I recently came to the conclusion the other day that my child does not, in fact, have brain damage.
This despite outward signs of impairment: difficulty staying on task, emotional volatility, inability to read and write fluently.
In his defense, he is a seven-year-old.
This realization started as we were reading a bedtime story together. T is working on his reading skills and had arrived at a challenging sentence.
We do a lot of work around developing a growth mindset in our family. But staying with something difficult is still really hard.
In that moment, T backed off from the challenge and redirected himself to anything else: rolling around on a yoga ball, jumping off the bed, looking out of the window, and opining on the merits of various construction strategies in Minecraft.
For whatever reason, I was able to detach from my usual drive toward bedtime and just observe him. It was lovely.
What I remembered in that moment was: while T doesn’t have brain damage, he also doesn’t have the same brain that you and I, dear reader, possess.
His brain lacks a robust prefrontal cortex (PFC). This part of the brain drives what neuroscientists call executive function: the ability to pay attention, to plan, to see the consequences of behavior, and to control impulses, among other things.
From the perspective of a parent, this can be… how to put it… infuriating.
But it’s also tremendously powerful. As the PFC develops, kids get better at focus and attention. But until about age 25, it remains underdeveloped. As a result, adolescents are willing to take many more risks.
Or, in the words of science: “Due to immature functional areas in the prefrontal cortex, adolescent teens may take part in risk seeking behavior including unprotected sex, impaired driving, and drug addiction.”
Wow, that sounds bad! Why would evolution set us up to take a bunch of risks? Let’s turn, again, to science:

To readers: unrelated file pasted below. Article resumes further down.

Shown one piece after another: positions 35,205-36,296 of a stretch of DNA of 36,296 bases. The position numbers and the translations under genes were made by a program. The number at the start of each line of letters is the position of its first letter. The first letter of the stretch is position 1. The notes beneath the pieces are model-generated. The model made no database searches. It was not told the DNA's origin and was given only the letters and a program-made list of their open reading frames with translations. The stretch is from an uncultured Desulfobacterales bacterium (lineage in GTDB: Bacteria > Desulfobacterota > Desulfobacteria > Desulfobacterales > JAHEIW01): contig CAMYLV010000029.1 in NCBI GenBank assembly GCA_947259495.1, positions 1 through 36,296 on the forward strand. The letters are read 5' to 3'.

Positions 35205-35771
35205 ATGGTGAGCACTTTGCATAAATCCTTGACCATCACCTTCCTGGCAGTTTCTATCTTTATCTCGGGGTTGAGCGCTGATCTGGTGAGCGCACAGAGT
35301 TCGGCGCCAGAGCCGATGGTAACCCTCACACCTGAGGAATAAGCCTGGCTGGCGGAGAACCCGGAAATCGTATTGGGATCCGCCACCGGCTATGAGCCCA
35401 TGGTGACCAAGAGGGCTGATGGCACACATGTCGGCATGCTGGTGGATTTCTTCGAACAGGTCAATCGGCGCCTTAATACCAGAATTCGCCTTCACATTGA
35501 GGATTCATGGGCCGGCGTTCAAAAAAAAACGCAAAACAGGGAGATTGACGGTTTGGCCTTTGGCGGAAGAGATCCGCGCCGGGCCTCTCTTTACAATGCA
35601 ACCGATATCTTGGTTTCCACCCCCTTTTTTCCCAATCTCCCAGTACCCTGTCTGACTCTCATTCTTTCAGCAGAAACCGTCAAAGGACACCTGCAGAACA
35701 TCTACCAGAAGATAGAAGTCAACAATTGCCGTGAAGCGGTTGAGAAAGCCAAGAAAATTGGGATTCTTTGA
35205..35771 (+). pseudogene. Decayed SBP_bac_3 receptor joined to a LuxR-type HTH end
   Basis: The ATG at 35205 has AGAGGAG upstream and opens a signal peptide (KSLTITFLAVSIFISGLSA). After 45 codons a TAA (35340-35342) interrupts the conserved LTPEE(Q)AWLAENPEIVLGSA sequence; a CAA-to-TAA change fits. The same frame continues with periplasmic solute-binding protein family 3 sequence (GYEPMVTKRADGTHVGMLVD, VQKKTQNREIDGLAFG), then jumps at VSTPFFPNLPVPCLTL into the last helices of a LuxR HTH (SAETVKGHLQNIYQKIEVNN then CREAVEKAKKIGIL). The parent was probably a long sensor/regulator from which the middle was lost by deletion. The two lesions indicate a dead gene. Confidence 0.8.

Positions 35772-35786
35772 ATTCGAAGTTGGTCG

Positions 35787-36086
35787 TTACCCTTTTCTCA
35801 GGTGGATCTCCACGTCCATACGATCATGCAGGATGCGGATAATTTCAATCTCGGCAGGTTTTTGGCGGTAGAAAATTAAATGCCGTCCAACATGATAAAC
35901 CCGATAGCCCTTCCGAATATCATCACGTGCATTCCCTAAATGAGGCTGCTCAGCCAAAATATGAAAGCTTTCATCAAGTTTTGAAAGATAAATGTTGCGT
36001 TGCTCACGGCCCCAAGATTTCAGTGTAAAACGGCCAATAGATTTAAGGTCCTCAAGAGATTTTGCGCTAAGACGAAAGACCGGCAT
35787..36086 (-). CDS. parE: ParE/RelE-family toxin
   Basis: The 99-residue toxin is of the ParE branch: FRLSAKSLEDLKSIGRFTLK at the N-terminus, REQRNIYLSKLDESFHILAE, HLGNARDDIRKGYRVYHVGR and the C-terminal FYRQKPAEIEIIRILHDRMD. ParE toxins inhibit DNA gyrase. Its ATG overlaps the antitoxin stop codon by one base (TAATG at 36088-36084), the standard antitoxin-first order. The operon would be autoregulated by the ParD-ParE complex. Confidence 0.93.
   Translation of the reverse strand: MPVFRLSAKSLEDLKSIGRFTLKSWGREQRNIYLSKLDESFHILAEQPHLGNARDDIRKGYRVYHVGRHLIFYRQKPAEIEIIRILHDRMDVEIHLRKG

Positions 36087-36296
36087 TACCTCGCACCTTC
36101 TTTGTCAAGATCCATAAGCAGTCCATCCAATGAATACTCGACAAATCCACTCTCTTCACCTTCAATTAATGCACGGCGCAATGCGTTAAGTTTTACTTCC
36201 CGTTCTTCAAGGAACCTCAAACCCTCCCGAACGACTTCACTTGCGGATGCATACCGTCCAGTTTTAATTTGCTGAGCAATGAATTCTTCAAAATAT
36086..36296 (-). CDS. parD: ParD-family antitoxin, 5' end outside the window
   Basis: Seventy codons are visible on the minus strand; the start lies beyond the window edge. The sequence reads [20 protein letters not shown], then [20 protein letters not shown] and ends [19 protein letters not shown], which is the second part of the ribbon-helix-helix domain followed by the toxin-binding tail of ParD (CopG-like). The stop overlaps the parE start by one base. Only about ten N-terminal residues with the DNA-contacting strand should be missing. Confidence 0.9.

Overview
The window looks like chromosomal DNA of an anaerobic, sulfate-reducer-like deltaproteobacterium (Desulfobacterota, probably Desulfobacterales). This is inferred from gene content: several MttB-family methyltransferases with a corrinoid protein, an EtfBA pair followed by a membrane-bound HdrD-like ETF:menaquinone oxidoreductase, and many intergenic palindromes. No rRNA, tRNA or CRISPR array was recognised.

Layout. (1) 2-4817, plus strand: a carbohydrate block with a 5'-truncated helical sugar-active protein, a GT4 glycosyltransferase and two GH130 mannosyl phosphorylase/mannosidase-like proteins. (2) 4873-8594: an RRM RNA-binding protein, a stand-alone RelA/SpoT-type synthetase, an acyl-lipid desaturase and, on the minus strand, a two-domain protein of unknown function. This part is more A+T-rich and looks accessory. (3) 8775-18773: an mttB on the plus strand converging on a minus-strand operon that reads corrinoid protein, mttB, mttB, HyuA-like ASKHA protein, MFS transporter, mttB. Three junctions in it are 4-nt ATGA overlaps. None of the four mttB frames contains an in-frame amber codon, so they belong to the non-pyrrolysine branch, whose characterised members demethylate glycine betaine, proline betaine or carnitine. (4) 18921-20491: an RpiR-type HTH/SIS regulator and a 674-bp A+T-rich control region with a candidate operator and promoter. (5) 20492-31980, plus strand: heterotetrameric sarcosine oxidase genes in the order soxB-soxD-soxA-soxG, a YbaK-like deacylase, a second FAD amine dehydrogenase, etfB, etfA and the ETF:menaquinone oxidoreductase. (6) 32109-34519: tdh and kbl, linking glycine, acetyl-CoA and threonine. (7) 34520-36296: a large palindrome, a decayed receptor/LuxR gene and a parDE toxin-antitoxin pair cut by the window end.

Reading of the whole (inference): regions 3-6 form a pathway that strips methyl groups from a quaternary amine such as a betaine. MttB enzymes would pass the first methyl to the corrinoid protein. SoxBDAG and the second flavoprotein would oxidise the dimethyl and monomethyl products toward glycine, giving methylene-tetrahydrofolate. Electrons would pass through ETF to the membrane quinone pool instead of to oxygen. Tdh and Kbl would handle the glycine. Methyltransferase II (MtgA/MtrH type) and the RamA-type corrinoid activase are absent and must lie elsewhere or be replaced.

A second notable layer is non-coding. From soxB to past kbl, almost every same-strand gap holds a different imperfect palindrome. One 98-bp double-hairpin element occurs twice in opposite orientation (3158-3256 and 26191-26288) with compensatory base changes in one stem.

Risk-taking serves as a means of discovery about oneself, others, and the world at large. The proclivity for risk-taking behavior plays a significant role in adolescent development, rendering this a period of time for both accomplishing their full potential and vulnerability… risk-taking behavior is a normal and necessary component of adolescence. [emphasis mine]
I’ll take this one level beyond the data by adding my own hypothesis: evolution sets us up to take risks — not just because it helps us to develop as individuals, but because it pushes us to try new things as a society.
I’ve written before about how change is built around threshold effects. As we observe others participating in an activity — whether that is adopting a new technology or marching for equal rights — we’re more likely to do it ourselves.
Segments of the population that are more risk-seeking are likelier to be first movers who spur change for us all.
This is a powerful observation. From an organizational lens, it suggests that innovation happens by respecting and incorporating the views of our most junior members. But hierarchy tamps down their views. Instead, change is usually a mandate from the top that’s pushed down.
It’s not that every change suggested by a junior hire will be a good one. It’s that some percentage of their ideas should be considered and tried, rather than relegated to the “that’s not how things are done here” suggestion box.
This jives with my experience. In doing innovation work with organizations, one of my guiding beliefs is that groups already possess the wisdom to create their own change.
It’s a matter of creating a structure and a space for discussion. It’s a matter of creating parity between senior leaders (who often have great ideas) and voices that may not otherwise have a forum to contribute (who often have great ideas).
It’s a matter of figuring out ways to prioritize and test those ideas.
And it’s a matter of thinking carefully about the people not in the room. Who among them will an idea resonate with? Who will resist? And who will be on the fence but will move if they understand the benefits of a new approach?
How have you seen change work (or not work) in your organization(s)? Leave a comment and let me know.